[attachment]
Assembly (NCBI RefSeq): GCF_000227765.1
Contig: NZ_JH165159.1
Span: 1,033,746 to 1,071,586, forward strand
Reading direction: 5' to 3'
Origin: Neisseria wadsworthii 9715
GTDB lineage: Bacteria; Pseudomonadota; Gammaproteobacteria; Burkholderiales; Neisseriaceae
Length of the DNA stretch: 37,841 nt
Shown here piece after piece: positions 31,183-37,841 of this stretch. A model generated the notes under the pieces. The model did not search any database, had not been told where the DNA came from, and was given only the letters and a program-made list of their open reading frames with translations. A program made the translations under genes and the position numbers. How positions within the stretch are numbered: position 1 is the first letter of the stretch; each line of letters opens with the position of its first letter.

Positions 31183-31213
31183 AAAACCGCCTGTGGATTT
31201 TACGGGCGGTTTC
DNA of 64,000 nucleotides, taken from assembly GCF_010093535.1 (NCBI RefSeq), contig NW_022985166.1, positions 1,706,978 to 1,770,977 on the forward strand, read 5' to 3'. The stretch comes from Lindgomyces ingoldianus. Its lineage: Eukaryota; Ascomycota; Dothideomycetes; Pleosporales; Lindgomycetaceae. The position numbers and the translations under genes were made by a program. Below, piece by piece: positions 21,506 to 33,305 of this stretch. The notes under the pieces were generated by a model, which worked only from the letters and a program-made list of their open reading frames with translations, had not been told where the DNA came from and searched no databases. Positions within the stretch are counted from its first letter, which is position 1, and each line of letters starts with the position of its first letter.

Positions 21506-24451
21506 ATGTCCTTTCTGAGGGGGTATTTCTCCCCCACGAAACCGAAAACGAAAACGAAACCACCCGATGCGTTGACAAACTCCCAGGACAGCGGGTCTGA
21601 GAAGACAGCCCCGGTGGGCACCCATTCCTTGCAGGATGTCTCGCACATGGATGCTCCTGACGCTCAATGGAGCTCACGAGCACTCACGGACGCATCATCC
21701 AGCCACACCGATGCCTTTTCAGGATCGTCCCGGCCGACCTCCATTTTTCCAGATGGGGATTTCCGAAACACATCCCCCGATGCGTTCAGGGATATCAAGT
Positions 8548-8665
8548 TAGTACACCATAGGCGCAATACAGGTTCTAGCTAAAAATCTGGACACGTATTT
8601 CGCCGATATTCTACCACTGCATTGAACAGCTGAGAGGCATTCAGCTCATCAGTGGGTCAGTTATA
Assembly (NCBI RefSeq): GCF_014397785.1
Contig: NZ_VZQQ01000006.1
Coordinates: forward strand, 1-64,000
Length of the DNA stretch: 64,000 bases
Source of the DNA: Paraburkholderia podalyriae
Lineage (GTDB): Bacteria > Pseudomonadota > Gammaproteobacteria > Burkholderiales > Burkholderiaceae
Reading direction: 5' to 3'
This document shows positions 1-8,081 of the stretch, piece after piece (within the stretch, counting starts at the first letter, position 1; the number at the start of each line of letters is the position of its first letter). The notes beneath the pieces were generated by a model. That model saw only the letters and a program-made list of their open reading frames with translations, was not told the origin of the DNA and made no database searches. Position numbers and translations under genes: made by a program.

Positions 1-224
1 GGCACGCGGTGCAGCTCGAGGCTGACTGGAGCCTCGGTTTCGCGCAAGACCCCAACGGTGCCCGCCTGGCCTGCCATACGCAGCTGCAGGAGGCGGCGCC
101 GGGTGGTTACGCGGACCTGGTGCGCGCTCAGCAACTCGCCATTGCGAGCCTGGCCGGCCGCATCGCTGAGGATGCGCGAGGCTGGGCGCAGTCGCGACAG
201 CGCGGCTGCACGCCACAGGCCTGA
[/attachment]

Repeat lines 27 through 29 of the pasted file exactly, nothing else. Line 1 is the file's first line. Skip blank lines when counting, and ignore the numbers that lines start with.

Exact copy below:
This document shows positions 1-8,081 of the stretch, piece after piece (within the stretch, counting starts at the first letter, position 1; the number at the start of each line of letters is the position of its first letter). The notes beneath the pieces were generated by a model. That model saw only the letters and a program-made list of their open reading frames with translations, was not told the origin of the DNA and made no database searches. Position numbers and translations under genes: made by a program.

Positions 1-224
1 GGCACGCGGTGCAGCTCGAGGCTGACTGGAGCCTCGGTTTCGCGCAAGACCCCAACGGTGCCCGCCTGGCCTGCCATACGCAGCTGCAGGAGGCGGCGCC